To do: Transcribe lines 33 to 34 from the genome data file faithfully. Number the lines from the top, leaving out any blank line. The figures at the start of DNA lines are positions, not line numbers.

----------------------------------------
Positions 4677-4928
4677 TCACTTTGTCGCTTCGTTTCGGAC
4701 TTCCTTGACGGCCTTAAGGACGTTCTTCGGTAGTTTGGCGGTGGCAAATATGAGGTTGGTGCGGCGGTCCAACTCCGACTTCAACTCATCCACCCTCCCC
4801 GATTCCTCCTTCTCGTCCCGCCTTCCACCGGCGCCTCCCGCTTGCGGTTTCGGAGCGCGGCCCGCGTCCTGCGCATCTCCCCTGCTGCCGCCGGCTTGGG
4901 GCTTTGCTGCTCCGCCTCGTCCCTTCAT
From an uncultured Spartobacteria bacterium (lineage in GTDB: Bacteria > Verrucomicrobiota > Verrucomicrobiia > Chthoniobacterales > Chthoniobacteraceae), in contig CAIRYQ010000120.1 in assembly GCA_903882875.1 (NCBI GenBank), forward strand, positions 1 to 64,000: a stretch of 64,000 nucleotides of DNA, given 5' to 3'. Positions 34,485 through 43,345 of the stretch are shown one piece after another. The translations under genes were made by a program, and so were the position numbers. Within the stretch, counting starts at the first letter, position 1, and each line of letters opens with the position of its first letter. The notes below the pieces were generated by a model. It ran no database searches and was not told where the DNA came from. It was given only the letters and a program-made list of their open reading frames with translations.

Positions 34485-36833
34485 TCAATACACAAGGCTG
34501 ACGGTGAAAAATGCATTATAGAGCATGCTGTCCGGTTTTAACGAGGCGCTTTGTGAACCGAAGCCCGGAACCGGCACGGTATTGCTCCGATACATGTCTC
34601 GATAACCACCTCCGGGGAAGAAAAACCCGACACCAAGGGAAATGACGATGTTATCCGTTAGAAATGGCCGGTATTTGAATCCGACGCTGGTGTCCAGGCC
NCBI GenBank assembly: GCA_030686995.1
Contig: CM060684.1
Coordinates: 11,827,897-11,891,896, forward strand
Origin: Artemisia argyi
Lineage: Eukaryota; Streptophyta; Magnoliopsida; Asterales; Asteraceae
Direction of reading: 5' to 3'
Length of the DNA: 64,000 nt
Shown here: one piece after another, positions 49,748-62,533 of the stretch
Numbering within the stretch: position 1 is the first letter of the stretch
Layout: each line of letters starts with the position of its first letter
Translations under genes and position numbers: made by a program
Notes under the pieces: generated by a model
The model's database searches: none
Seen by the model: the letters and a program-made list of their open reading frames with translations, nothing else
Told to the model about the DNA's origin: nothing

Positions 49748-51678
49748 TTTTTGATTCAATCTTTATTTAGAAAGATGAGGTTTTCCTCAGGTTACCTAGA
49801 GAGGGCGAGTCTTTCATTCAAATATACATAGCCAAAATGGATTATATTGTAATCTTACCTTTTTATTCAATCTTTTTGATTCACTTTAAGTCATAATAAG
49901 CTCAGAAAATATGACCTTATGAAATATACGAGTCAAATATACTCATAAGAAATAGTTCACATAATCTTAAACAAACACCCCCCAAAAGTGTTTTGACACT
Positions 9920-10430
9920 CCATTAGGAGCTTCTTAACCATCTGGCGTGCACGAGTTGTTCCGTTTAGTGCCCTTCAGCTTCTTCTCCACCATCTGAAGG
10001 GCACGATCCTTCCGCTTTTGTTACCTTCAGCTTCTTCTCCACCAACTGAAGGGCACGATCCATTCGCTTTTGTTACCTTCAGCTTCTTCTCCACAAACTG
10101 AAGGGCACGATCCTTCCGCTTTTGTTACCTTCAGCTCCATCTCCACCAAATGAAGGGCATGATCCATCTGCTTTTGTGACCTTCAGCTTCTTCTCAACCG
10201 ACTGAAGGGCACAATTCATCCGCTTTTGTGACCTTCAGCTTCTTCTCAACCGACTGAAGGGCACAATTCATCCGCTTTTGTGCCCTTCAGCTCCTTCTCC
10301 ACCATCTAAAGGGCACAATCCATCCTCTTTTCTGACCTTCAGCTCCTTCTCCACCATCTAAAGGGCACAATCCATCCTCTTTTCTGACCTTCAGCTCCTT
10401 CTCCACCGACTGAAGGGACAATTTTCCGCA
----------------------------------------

10101 AAGGGCACGATCCTTCCGCTTTTGTTACCTTCAGCTCCATCTCCACCAAATGAAGGGCATGATCCATCTGCTTTTGTGACCTTCAGCTTCTTCTCAACCG
10201 ACTGAAGGGCACAATTCATCCGCTTTTGTGACCTTCAGCTTCTTCTCAACCGACTGAAGGGCACAATTCATCCGCTTTTGTGCCCTTCAGCTCCTTCTCC